On the climate front, Penn seems to be making big moves: On April 7, the University’s administration released an email to the Penn community outlining Penn’s goal of achieving net-zero emissions within the endowment by 2050. Penn is once again acknowledging Fossil Free Penn’s stance that Penn’s investments have climatological consequences — that our endowment has the power to act against the forces that cause climate change instead of funding them. At the surface level, the new commitment looks like serious climate action, but the face of this plan — Penn’s “net-zero endowment” goal — neglects demands from students to divest our endowment from fossil fuels.
The University wants to reduce the net greenhouse gas emissions from our endowment investments to net-zero by 2050. This is 20 years later than the recommendations from the United Nation’s Intergovernmental Panel on Climate Change’s 2018 report, which suggests by 2030 the climate crisis’ catastrophic effects will largely be irreversible.
This plan ensures that Penn can continue to fund fossil fuel corporations and other greenhouse gas-emitting industries. Penn plans to reach their net-zero goal by waiting for companies they invest in to reduce their emissions. The University also plans to maintain investments and make new investments in companies that have “low or improving carbon footprints.” Many environmentally destructive companies technically meet these criteria, like oil giants BP and Exxon Mobil, which both have hollow plans in place to reduce their emissions. However, oil companies’ reductions in emissions are meaningless because their business models rely on selling fossil fuels. Selling any amount of fossil fuels is a recipe for further climate disaster. In order to avoid climate catastrophe, 80% of fossil fuel reserves must not be extracted or burned. Penn’s plan is not worthwhile if its investments actively help the deadly fossil fuel industry stay afloat.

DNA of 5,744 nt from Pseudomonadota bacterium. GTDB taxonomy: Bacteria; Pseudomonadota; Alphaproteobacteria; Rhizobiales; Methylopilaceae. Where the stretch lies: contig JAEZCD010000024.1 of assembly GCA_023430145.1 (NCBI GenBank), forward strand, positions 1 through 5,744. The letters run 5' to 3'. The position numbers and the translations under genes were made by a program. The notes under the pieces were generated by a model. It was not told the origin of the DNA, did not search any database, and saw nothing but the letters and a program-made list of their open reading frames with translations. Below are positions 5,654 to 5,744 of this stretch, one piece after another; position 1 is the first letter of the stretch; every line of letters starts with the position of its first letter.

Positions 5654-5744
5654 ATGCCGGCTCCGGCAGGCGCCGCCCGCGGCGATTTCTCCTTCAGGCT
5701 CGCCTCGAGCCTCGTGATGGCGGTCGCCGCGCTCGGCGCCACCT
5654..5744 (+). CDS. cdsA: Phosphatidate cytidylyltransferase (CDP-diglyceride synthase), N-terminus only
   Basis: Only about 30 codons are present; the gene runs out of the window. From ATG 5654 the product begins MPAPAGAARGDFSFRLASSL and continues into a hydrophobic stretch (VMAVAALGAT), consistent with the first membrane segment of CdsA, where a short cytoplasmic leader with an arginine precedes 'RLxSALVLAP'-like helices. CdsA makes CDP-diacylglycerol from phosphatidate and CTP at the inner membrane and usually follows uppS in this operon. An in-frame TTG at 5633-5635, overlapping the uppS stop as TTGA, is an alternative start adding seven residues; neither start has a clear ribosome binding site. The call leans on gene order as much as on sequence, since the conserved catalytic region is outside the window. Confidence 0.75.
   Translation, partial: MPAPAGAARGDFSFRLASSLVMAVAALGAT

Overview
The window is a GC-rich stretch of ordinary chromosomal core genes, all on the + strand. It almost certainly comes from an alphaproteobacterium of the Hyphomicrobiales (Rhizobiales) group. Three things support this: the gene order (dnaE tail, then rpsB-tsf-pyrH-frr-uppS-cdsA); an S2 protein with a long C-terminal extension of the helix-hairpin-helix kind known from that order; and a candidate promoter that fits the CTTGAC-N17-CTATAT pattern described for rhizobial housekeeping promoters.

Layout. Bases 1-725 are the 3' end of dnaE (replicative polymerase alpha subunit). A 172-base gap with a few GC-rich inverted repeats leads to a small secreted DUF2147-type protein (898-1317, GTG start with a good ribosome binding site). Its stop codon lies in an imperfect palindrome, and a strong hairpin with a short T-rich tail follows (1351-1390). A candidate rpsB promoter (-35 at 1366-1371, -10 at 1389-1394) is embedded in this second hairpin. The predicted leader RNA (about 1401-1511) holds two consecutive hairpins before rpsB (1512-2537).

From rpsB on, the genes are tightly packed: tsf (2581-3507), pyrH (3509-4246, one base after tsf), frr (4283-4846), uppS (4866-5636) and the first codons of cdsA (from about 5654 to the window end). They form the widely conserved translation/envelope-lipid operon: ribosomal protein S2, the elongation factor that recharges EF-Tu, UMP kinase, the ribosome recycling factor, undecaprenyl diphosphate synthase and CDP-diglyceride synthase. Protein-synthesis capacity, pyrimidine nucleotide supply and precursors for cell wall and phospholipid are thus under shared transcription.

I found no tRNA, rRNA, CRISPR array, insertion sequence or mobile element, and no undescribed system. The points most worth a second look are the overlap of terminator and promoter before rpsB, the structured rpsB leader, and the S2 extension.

The most significant failure of this plan is the strategic way Penn calculates emissions. Their plan conveniently omits Scope 3 — or indirect — emissions, which account for 90% of all fossil fuel companies’ emissions. Scope 3 includes all of the emissions from oil, gas, and coal that fossil fuel companies sell to be burned downstream. On the other hand, Scope 1 and 2 emissions account for the emissions that result from using company cars or purchasing…
Read More: Fossil Free Penn | Penn’s new ‘net-zero’ climate goal is deceptive and ignores years